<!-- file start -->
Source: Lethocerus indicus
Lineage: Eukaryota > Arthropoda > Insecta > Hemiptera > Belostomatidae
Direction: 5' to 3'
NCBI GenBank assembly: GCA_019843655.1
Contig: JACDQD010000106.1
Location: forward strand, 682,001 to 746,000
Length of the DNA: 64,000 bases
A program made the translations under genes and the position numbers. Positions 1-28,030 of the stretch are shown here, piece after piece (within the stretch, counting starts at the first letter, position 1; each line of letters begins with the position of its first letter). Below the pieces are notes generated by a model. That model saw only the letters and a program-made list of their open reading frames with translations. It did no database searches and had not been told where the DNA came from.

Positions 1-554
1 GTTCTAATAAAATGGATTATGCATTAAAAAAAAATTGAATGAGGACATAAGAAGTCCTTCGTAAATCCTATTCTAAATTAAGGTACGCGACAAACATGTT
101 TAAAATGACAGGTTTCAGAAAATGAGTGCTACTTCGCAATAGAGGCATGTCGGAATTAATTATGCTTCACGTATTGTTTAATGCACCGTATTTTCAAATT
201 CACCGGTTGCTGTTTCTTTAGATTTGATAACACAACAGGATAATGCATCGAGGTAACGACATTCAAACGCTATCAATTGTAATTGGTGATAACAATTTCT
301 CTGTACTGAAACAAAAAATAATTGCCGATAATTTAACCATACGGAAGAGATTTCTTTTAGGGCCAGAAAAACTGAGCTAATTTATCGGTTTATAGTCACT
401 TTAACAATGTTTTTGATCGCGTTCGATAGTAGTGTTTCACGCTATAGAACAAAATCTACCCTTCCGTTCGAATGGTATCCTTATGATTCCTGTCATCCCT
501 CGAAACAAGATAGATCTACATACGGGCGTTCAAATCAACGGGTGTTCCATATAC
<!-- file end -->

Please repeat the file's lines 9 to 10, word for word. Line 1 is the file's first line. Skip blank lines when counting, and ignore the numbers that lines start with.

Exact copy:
Positions 1-554
1 GTTCTAATAAAATGGATTATGCATTAAAAAAAAATTGAATGAGGACATAAGAAGTCCTTCGTAAATCCTATTCTAAATTAAGGTACGCGACAAACATGTT